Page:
Connie, a twelve-year-old living in a comfortable home in Manchester, England, had no real worries. The neighborhood kids were her friends, and her dog, Punch, was her constant companion. The family of three went to church on Sundays where her dad “served God” by doing good deeds.
However, suddenly everything changed. World War II began and this led the family to leave the church after disagreements with the sermons on Hitler. After living with an old aunt, and then on a farm, the family then joined a religious German camp called the “Bruderhof.” Connie’s dad, believing this was his place to serve God, sold all their possessions and gave the money to the Bruderhof’s leader. Gone was their pretty house, Dad’s motorbike, the family car, Connie’s piggy bank, and worst of all, Punch!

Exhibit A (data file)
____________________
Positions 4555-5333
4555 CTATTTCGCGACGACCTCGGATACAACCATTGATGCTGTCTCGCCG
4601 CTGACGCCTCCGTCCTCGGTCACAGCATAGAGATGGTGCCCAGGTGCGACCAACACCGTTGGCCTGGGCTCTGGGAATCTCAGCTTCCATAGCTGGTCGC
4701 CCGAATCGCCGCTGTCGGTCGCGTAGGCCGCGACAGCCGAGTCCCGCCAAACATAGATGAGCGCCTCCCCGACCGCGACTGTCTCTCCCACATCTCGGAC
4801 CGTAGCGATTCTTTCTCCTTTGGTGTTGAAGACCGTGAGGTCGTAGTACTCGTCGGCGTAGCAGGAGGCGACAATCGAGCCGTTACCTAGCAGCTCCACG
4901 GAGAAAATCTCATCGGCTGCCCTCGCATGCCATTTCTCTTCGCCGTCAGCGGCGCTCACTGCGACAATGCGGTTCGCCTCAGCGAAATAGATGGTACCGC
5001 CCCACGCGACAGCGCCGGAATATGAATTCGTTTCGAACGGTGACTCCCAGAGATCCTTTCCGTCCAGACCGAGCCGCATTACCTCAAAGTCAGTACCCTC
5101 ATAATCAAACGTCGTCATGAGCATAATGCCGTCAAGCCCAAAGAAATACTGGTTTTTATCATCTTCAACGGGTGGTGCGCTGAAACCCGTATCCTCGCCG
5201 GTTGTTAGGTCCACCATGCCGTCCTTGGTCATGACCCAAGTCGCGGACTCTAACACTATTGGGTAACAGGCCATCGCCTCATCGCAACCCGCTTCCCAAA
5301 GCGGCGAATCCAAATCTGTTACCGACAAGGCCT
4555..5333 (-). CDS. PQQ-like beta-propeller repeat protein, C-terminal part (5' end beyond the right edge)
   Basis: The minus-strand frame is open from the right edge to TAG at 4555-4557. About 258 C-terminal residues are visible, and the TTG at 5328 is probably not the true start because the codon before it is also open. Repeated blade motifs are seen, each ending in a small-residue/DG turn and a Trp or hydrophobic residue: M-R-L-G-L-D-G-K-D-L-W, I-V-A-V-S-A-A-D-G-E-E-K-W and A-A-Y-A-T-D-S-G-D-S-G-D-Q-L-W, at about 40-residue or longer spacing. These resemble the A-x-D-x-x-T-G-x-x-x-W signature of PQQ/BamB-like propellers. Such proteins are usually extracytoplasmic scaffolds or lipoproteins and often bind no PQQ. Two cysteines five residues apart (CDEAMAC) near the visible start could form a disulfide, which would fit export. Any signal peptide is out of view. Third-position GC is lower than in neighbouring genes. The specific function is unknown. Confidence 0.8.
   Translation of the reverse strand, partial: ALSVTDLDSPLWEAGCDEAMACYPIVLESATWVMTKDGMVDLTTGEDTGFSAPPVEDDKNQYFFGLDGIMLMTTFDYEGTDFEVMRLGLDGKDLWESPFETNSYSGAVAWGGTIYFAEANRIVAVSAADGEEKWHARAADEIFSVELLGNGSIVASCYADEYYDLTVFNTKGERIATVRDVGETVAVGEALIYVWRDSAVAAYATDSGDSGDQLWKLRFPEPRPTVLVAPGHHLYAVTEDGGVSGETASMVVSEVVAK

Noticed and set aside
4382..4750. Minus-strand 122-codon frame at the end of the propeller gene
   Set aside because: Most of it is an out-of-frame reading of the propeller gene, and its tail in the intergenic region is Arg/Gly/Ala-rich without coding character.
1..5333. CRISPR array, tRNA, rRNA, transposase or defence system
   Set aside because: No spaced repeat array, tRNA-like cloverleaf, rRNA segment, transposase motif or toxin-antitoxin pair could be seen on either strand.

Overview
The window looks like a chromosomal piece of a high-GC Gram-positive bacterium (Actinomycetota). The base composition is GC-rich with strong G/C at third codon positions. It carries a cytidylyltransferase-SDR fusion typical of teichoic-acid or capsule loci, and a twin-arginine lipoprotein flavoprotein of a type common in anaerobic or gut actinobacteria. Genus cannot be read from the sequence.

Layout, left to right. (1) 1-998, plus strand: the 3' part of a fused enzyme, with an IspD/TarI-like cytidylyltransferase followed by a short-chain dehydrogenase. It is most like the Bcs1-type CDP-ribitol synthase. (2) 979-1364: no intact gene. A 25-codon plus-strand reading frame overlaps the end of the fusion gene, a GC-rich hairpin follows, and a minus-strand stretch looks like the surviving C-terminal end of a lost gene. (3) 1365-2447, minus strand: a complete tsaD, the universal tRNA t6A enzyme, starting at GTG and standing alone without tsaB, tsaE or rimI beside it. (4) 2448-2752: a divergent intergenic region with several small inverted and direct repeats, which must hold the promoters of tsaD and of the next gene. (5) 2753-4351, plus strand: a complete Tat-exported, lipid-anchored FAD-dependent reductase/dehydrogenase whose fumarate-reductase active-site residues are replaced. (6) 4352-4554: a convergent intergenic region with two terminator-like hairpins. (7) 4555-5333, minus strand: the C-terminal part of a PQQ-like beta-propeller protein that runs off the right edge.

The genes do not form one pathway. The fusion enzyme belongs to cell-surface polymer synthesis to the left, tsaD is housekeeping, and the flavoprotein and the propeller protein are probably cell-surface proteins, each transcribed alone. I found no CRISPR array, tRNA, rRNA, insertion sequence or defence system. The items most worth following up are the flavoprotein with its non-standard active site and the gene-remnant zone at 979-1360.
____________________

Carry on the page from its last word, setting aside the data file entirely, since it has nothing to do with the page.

Since England was at war with Germany, German groups were considered enemies of England. This resulted in the Bruderhof community being shipped over the dangerous Atlantic Ocean to the poor country of Paraguay. Many small children died from tropical diseases and lack of clean water.
Connie was full of questions: Was God really there? Was this muddy, hot country filled with snakes, flies, and mosquitoes really a better place to find and serve God rather than England? Find the answer to these questions in Connie’s Journey, the true story of Connie Ridley Peasland.